Proton pump inhibitors (PPI) have been inconsistently associated with osteoporotic fractures, but the authors of a new study say they found no evidence of such a link.
The study, published in Alimentary Pharmacology & Therapeutics, included 521 patients with Barrett’s oesophagus, a patient group which, the authors pointed out, represents a unique population for studying the association between PPI use and osteoporosis-related fractures, due to the use of long-term and high-dose acid suppressive therapy.
Independent risk factors for osteoporotic fractures included older age, female gender, and greater co-morbidities. The study found the incidence of all fractures and osteoporotic fractures was comparable to that of an age- and gender-matched population. More than 18 per cent of patients in the cohort were diagnosed with low bone mass after receiving a diagnosis of Barrett’s oesophagus, and 8.8 per cent suffered an osteoporotic fracture. PPI use was not associated with a statistically significant risk for developing an osteoporotic fracture at any site.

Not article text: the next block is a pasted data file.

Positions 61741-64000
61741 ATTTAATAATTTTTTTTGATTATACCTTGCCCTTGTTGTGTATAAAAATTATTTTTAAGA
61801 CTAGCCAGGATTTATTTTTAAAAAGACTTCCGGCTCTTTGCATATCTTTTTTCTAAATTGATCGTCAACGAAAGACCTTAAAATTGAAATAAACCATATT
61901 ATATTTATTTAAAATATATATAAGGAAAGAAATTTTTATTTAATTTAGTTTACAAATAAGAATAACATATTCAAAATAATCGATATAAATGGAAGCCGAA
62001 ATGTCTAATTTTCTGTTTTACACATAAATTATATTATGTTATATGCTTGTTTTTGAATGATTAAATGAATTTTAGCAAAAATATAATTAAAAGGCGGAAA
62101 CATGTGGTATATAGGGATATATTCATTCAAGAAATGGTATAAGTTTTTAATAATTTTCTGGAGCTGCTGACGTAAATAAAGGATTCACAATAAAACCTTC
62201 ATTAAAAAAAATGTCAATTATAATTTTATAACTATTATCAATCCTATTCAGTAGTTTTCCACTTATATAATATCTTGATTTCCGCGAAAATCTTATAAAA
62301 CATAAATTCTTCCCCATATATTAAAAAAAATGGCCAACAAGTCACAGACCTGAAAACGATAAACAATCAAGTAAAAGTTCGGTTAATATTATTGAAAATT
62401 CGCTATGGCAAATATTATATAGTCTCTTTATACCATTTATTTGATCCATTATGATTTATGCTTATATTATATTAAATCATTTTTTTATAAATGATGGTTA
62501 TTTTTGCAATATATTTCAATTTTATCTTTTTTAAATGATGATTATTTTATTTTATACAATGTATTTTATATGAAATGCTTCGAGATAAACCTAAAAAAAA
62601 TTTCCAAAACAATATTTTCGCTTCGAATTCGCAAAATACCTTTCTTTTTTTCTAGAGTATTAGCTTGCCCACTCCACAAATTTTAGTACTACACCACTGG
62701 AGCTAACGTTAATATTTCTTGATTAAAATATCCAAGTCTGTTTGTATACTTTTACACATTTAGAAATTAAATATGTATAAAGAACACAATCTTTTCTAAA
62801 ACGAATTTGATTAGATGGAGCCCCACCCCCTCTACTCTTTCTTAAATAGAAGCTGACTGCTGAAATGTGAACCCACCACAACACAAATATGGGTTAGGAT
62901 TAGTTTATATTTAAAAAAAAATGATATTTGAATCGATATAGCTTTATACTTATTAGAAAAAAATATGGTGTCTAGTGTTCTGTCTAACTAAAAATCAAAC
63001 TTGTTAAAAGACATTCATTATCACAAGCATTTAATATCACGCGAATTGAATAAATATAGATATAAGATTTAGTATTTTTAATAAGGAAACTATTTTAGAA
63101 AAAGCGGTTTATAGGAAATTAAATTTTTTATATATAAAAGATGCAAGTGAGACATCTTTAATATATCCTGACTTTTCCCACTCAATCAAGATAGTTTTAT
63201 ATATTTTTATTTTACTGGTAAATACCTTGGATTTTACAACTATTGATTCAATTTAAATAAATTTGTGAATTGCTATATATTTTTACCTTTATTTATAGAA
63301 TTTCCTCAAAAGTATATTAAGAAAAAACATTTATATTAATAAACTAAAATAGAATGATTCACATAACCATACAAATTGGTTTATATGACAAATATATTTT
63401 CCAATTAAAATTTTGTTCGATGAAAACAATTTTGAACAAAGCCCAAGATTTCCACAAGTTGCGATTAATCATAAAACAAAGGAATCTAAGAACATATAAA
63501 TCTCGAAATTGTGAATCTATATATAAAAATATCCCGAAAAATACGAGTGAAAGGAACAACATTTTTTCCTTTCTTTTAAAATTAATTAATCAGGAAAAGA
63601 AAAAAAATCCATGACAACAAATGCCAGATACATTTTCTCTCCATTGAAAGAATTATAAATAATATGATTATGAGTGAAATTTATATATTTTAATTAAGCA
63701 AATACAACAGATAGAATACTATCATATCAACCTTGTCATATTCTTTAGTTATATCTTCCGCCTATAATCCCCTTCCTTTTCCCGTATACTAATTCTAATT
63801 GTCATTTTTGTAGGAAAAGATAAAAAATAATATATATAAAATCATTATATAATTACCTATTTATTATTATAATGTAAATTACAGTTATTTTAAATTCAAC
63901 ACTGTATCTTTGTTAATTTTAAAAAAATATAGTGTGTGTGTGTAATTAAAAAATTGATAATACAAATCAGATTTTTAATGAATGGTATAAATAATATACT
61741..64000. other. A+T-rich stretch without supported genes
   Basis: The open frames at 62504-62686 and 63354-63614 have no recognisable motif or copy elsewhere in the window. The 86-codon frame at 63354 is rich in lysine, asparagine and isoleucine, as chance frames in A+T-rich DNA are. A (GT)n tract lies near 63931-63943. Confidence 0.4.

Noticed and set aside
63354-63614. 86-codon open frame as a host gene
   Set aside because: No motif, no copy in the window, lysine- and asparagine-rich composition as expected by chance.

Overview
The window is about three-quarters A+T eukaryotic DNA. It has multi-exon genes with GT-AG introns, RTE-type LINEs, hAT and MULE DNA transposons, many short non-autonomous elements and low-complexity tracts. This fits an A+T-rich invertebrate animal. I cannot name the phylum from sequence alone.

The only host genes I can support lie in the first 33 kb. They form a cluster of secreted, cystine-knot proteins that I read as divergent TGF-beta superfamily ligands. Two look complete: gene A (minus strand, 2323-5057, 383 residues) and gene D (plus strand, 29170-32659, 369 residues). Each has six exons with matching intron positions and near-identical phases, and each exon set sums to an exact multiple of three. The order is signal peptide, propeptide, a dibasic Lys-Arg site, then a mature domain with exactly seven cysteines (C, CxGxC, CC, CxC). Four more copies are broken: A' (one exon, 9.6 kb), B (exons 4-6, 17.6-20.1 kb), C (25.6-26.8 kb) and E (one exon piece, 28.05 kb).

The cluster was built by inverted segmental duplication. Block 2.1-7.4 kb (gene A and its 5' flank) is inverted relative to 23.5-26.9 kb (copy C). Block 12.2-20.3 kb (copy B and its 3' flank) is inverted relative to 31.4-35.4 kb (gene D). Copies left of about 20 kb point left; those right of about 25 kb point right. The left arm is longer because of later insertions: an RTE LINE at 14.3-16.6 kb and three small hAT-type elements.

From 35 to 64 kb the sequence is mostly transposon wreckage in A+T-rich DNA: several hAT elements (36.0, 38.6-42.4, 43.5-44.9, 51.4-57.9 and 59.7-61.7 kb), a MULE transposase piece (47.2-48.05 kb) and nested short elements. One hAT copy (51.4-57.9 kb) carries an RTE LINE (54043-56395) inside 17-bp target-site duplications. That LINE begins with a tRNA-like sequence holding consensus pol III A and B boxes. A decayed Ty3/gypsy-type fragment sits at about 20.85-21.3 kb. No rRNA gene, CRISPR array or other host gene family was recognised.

The authors concluded that while fractures, both osteoporotic and from any aetiology, are not uncommon in subjects with Barrett’s oesophagus, "their incidence is not increased when compared to that of the general population".